Sí, puedes hacer un bache mas grande o poquito, Flor.
I remember you talking about how, as a child, you used to eat Pepitas in the movies. So, having decided to take your advice, I bought a bag and snuck them into my local movie theater. OMG! Che rico! I’ll never eat popcorn in the movies again. Gracias Pati!
That’s awesome, Tom!
What went wrong?
As i poured this into the pan it turned dry a powdery. It didn’t work. Please help me troubleshoot.
I followed this recipe exactly as written, took the sugar mixture off heat at 290 and did the rest. I did not substitute any ingredients.
It sounds like you may have cooked it too much or at too high of heat. Stovetops range from one to the other… give it another try, the process for caramel making can be pretty whimsical and capricious!
Is the piloncillo that you use in a cone shape?? Thank you! I’m thinking of making this for my family to take home after thanksgiving.
Yes it typically comes in a cone shape…http://patijinich.com/pati_2020/piloncillo/ I hope your family likes the brittle Liz!
Is there an alternative for corn syrup? It’s difficult to purchase corn syrup in Australia. Would honey work?
Alison, if you can you find maple syrup or agave syrup or can substitute with that.
Dr. Jim Metcalf
I followed the recipe very carefully, but I think the 6″ X 10″ baking sheet may be a misprint. The finished quantity would easily have over run that small pan. I went to a 10″ X 15″ sheet but the brittle was still so thick that I had to pound it with a mallet to break it up. When you made it on your show it was thin, amber, and broke into pieces by hand. I’ll try again with a still larger pan, unless you have a better suggestion. Ayudame, por favor!
I’ve been to Cozumel MANY times and along the west coast, but I’m really enjoying visiting the east coast cities via your show. I’ve also reproduced some of your recipes. I’ve recently ordered some achiote paste that adds another level of flavor to my dishes. Me gusta mucho su presentacion. Mil gracias!
Hmmm Jim, that is very strange. Are you sure you are doing the quantities in the recipe?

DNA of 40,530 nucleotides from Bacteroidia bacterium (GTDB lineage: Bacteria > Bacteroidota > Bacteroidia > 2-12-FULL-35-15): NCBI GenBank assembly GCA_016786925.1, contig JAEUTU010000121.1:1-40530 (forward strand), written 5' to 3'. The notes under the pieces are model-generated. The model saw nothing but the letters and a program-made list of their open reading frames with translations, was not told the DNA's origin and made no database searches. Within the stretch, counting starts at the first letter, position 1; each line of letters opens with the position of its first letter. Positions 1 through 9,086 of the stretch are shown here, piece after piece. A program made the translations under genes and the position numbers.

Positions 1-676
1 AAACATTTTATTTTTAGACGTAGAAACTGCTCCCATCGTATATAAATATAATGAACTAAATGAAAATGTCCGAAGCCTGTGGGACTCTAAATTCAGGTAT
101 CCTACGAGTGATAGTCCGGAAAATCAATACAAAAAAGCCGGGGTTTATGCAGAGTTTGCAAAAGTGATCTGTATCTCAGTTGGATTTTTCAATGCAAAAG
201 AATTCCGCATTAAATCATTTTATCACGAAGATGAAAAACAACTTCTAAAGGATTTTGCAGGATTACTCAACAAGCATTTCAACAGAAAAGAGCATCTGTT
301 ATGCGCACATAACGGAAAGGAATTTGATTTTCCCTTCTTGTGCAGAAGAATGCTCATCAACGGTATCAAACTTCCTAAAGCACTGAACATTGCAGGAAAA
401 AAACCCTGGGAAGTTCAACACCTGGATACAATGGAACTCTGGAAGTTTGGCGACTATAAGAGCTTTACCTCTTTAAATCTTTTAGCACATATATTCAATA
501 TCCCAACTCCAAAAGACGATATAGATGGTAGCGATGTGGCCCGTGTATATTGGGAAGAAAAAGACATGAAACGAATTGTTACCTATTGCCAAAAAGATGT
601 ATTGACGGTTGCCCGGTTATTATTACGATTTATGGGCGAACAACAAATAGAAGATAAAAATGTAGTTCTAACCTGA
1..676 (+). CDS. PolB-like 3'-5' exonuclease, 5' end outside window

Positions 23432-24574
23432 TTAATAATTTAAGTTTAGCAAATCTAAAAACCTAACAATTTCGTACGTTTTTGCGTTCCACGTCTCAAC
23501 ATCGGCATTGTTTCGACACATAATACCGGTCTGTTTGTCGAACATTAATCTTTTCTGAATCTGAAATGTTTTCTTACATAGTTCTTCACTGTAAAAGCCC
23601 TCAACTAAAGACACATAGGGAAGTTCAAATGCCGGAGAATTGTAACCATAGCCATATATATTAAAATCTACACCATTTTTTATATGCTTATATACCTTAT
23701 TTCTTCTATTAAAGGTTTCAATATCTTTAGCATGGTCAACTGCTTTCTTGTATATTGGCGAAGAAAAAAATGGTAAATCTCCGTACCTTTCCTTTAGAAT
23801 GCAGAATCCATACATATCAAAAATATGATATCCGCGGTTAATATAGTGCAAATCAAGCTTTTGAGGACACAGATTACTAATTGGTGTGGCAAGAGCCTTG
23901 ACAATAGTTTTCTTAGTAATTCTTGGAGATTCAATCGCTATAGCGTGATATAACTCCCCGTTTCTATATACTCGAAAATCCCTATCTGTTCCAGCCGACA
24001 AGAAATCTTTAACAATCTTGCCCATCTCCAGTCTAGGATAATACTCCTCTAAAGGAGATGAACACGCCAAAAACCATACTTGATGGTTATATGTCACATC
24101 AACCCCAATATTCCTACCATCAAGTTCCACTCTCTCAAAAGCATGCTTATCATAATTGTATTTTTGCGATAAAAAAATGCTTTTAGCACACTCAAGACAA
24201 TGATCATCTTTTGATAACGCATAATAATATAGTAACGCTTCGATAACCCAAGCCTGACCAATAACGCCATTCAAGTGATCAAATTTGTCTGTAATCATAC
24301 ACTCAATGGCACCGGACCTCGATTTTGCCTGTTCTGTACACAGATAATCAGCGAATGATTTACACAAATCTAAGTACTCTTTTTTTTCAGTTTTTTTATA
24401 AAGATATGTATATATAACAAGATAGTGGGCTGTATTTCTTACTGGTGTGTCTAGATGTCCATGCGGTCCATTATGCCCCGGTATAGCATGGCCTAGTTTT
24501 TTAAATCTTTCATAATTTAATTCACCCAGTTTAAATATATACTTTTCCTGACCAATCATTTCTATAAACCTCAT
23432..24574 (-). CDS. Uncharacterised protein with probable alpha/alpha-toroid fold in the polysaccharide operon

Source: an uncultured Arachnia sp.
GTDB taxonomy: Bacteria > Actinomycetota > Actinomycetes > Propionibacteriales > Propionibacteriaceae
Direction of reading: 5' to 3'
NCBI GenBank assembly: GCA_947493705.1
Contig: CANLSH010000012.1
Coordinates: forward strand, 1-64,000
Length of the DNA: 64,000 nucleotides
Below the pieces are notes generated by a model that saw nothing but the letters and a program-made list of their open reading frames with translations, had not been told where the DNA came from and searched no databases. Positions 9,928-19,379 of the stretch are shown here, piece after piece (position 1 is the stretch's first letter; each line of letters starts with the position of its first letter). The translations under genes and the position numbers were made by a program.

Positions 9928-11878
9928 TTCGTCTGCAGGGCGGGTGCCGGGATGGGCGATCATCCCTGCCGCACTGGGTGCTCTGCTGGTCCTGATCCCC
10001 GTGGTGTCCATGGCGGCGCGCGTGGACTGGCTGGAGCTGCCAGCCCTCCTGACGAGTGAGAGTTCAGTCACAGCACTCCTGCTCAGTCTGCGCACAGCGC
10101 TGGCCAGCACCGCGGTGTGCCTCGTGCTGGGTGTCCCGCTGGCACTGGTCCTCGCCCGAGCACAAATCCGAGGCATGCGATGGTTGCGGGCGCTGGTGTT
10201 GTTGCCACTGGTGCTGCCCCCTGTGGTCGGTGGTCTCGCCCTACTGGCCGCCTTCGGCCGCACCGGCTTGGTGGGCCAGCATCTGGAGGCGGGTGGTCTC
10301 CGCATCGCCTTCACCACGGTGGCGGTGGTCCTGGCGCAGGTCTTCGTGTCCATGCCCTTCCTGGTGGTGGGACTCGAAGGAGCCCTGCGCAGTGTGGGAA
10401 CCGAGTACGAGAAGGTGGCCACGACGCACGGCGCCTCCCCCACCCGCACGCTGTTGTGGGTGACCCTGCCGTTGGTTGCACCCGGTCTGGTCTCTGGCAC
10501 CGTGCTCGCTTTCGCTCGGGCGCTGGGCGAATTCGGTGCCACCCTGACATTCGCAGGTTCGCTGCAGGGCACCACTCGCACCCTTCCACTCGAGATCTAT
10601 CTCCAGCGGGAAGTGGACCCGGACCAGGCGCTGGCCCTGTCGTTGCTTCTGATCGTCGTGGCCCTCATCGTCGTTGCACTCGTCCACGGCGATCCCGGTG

Patti, love your show. I was at TJ Maxx today and purchased a bag of snacks. One of the bags had a snack
with pumpkin seeds, cashews and almonds. It looks just like the Pepita Brittle. I was wondering if we could add the almonds and cashews for a added change.
Thanks so funny! Yes, of course you can add almonds and cashews to the mix.
Hi Pati love to watch your show love all your recipes but my favorite is when you take a bite of your food it
looks like you really enjoy it, makes me feel like running to the kitchen and cook away.lol
Haha…I REALLY do enjoy it Maria!
I tried to cook this, but without a candy thermometer…so I tried to guesstimate but I don’t think I am going to be successful in getting it to firm up. Can I bake it to firm it?
As long as you follow the recipe in what the caramel needs to look and feel like, amount of time and level of heat, you should be fine! Baking won’t work… it will ruin it…
I made this several times. I found you have to raise the temp after the sugar melts to get the temp to increase to 290 degrees in 15 minutes. Excellent recipe. I have given the brittle to friends. They love it and ask me for the recipe.
This makes me SO happy, Leslye! Thank you so much
I have already given the brittle (as a holiday gift) with two of my friends, both of whom reported they ate all I gave them in one sitting (with husbands). My husband and I ate the rest of the batch together too. Making more tonight for more holiday gifts.